Book Report: Hang on for a great ride

Geraldine Brooks is a favorite author of mine. Her meticulous research and skill as a writer always immerse me, invest me in the story. HORSE is no exception.

Its ambition—a woven tale spanning over 150 years and diverse points of view is beautifully rendered. Three fictional characters tie the true story of Lexington, a very famous, very real racehorse together across time.

  • Jarrett: An enslaved boy working with thoroughbred horses in antebellum Kentucky who secretly learns to read.
  • Thomas J. Scott: The horse portraitist who painted Lexington.
  • Theo: A black Ph.D. student whose focus is the depiction of enslaved persons in portraits of thoroughbreds.  
  • Jess: An Aussie ex-pat working with a forgotten horse skeleton at the Smithsonian.
  • Martha Jackson: An art collector in 1950s New York City.

I was surprised—although I shouldn’t have been—each time I checked to see if a person was real, to learn they were. Be sure you read Brooks’ notes at the end of the book.

Jarret becomes a gifted and much sought-after trainer. He “came to believe that horses lived with a world of fear, and when you grasped that, you had a clear idea how to be with them.”

Scott’s renderings of the famous horses of the day portrayed more than the physical representation of how the horse looked. “To do my part, I have to give a man a likeness that shows not just how beautiful the horse looks, but how beautiful it feels to him.” Scott also notes the uniquely “southern” point of view of the time. “They were, all of them, lost to a narrative untethered to anything he recognized as true. Their mad conception of Mr. Lincoln as some kind of cloven-hoofed devil’s scion, their complete disregard—denial—of the humanity of the enslaved, their fabulous notions of what evils the Federal government intended for them should their cause fail—all of it was ingrained so deep, beyond the reach of reasonable dialogue or evidence.”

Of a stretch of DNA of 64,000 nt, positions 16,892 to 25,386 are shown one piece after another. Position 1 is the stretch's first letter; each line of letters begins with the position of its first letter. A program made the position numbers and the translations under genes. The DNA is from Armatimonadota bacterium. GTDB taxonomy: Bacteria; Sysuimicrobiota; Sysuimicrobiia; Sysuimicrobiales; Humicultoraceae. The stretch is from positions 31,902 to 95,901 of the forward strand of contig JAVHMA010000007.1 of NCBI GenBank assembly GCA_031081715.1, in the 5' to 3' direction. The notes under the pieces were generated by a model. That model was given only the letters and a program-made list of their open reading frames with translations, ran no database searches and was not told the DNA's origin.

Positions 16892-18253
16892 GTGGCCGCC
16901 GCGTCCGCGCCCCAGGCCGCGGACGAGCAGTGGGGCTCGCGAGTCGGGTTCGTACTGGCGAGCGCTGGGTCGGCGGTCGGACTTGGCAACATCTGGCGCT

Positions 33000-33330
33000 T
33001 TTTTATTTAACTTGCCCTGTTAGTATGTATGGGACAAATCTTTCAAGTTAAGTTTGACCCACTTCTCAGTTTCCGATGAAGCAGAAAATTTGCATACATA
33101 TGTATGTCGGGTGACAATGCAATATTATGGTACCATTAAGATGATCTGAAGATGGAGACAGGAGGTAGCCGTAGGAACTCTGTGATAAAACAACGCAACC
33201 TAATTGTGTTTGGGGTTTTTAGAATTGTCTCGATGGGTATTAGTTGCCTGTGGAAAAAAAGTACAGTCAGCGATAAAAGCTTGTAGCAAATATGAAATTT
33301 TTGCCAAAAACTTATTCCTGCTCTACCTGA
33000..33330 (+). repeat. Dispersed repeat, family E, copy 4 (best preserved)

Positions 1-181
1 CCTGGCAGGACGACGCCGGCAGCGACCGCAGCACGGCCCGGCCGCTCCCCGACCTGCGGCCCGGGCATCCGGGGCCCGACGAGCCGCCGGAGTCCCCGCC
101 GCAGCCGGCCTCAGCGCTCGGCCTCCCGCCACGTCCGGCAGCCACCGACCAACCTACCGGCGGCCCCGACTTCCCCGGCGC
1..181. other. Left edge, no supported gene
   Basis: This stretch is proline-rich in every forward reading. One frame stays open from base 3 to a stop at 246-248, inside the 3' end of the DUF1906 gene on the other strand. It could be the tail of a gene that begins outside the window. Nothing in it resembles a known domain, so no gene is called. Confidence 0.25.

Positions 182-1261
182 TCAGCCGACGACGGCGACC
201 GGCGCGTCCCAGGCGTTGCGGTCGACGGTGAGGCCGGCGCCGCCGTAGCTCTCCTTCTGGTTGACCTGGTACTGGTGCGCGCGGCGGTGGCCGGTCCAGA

Jarret’s ownership keeps being transferred along with Lexington’s until he finally escapes to Canada. He notes much later, “Let me tell you: I saw it the day I first crossed the border. I could vote there, you see, when I was still counted three fifths of a man here.”

Theo’s character vividly and heartbreakingly illustrates the sad fact of systemic racism that still plagues America.

Recommend. I also recommend Brooks’ other books (March, People of the Book) as well as those of her husband, Tony Horwitz who died a few years ago.

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